The ultimate winner in the merging of PCs, tablets and smartphones remains to be determined. It is likely that several categories of devices will continue to claim various segments of the market. Most business users will continue to need the full functionality of a PC, but may compromise with an ultramobile to get the portability and flexibility of a tablet. Many young consumers use their smartphones as their primary communication and computing device, but may like the tablet-like functions of a phablet. In many emerging markets, consumers can not afford multiple devices and will chose the one device which best fits their needs.

Electronics production

Production of electronic equipment is on an upward trend in many key countries. Three-month-average change versus a year ago for electronics in China reached 12.4% in September, the highest rate since March 2013. U.S. electronics production grew 6.9% in August and 6.5% in September. U.S. growth has not exceeded 6% since 2006, eight years ago. Taiwan’s electronics production has been seesawing from positive to negative in the last few years, but has been positive for the last two months. Japan remains the weakest country of the major electronics producers, with September declining 14%.

 

EE Sep14

 

Electronics production statistics are not available for the European Union or South Korea. Overall industrial production data shows improvement. European Union industrial production has shown positive three-month-average change versus a year ago for the last twelve months after being negative for most of 2012 and 2013. South Korea’s industrial production has seen positive growth for the last eight months after declines in most of the months of 2013.

IBM leaves semiconductors – end of an era

IBM 2IBM last week agreed to transfer its semiconductor business to GlobalFoundries. GlobalFoundries will acquire wafer fabs in East Fishkill, New York and Essex Junction, Vermont; IBM’s commercial microelectronics business, which includes ASIC and foundry; over 10,000 IBM patents related to semiconductor manufacturing; and over 5000 fab and ASIC employees. GlobalFoundries will supply all IBM’s 22nm, 14nm and 10nm ICs for the next 10 years. IBM will take a $4.7 billion pre-tax charge to write down the assets of the semiconductor business and to cover paying GlobalFoundries $1.5 billion over the next three years.

IBM began semiconductor manufacturing for internal demand, which was huge when IBM was the world’s dominant computer company. Although exact numbers are not available, IBM was almost certainly the world’s largest semiconductor manufacturer for many years. As IBM became less dominant in computers, its semiconductor division had extra capacity. In 1993 IBM entered the merchant semiconductor market as a top 10 company with $2.5 billion in sales. IBM sold DRAMs (which were invented at IBM), ASICs and microprocessors. IBM withdrew from the DRAM business in 1999 but continued to sell ASICs and foundry services.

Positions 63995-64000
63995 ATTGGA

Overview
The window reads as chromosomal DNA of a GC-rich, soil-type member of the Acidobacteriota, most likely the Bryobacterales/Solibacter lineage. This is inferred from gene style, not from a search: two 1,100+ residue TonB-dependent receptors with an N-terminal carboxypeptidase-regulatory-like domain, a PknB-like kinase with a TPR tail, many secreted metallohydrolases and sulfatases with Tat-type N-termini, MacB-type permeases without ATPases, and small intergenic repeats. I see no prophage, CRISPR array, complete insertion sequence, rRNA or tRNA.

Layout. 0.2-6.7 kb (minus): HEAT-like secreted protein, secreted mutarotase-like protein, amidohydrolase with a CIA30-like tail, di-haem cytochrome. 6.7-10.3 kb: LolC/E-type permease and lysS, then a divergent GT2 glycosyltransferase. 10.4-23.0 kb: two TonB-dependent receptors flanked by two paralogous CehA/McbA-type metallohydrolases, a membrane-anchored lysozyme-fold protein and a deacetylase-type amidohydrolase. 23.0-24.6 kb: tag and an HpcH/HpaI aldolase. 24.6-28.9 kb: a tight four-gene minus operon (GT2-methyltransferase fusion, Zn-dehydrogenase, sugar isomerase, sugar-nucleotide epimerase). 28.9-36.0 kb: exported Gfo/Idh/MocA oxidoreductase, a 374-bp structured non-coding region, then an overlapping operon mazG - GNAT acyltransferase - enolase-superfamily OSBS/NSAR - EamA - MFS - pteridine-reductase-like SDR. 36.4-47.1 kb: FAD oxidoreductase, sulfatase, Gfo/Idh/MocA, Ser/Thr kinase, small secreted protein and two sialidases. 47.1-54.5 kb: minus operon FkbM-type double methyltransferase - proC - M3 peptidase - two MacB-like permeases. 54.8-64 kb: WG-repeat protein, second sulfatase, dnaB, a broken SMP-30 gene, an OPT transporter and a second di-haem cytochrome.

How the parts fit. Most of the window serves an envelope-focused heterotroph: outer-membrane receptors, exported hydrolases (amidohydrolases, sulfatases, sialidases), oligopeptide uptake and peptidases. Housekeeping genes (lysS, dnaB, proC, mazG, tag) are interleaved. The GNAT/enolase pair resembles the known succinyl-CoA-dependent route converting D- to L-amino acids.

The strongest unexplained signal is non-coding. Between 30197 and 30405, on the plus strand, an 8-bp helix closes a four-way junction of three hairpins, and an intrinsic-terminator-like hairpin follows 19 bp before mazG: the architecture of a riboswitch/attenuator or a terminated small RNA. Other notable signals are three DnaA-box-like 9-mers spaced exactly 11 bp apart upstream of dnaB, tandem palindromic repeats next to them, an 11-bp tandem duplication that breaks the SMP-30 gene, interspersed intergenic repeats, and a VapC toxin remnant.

IBM leaving the semiconductor business is the end of an era. IBM was one of 34 original licensees of AT&T’s transistor patent in 1952, according to Bo Jojek in History of Semiconductor Engineering. We at Semiconductor Intelligence examined the original 34 licensees to see what became of them. The original 34 companies were from the U.S., U.K., West Germany and the Netherlands. Sony was the first Japanese company to license the AT&T patent, but was not one of the original 34.

It appears only 22 of the 34 companies developed and marketed transistor products. Of the 22 companies, most of them either went out of business or were absorbed by other companies in the 1950s and 1960s. 12 companies became meaningful suppliers in the semiconductor business. What happened to those 12 companies and to transistor inventor AT&T?

  • AT&T – semiconductor business was part of Lucent Technologies spinoff in 1996. Lucent spun off semiconductor business as Agere Systems in 2002. Agere merged with LSI Corp. in 2007. LSI was bought by Avago Technologies in 2014.
  • General Electric – sold its semiconductor business to Harris in 1988. Harris Semiconductor was spun off as Intersil in 1999.
  • IBM – divesting its semiconductor business to GlobalFoundries.
  • IT&T Corp. – divested semiconductor business over the years. Most of the remains of IT&T Semiconductor are now part of Vishay and Micronas.
  • L.M. Ericsson – sold most of its semiconductor business to Infineon in 2002. Ericsson exited the modem IC business in September 2014 (previously part of joint venture with STMicroelectronics).
  • Microwaves Associates – now M/A-Com, still makes microwave semiconductor devices.
  • Minneapolis Honeywell – now Honeywell, still makes semiconductor sensors.
  • N.V. Philips – spun off semiconductor business as NXP Semiconductors in 2006. NXP is still a top 20 semiconductor company.
  • National Cash Register Company – now NCR. Remains of semiconductor business now part of NetApp.
  • Raytheon Manufacturing – sold semiconductor business to Fairchild Semiconductor in 1997.
  • Siemens and Halske – now Siemens. Spun off its semiconductor business as Infineon Technologies in 1999. Infineon spun off its memory business in 2006 as Qimonda (now out of business). Infineon remains a top 20 semiconductor company.
  • Sprague Electric Company – sold semiconductor business to Sanken Electric in 1990.
  • Texas Instruments – divested most non-semiconductor businesses in the 1990s. Remains a top 10 semiconductor company.

Of AT&T and the original 34 patent licensees, only Texas Instruments remains as the same company and a significant player. If Siemens’s Infineon spinoff and Philips’ NXP spinoff are included, three of the original 34 licensees are still major semiconductor suppliers today. However compared to the changes in the semiconductor industry over the last 60 years, the changes in suppliers is not surprising. The semiconductor market first exceeded $1 billion in the mid-1960s and the major customers were mainframe computers makers (IBM), the U.S. military and the U.S. space program. Today the market is over $300 billion and the major applications include smartphones and tablet computers – unknown devices until about 20 years ago. The market has gone from single transistor devices in the 1950s to billions of transistors on an IC today.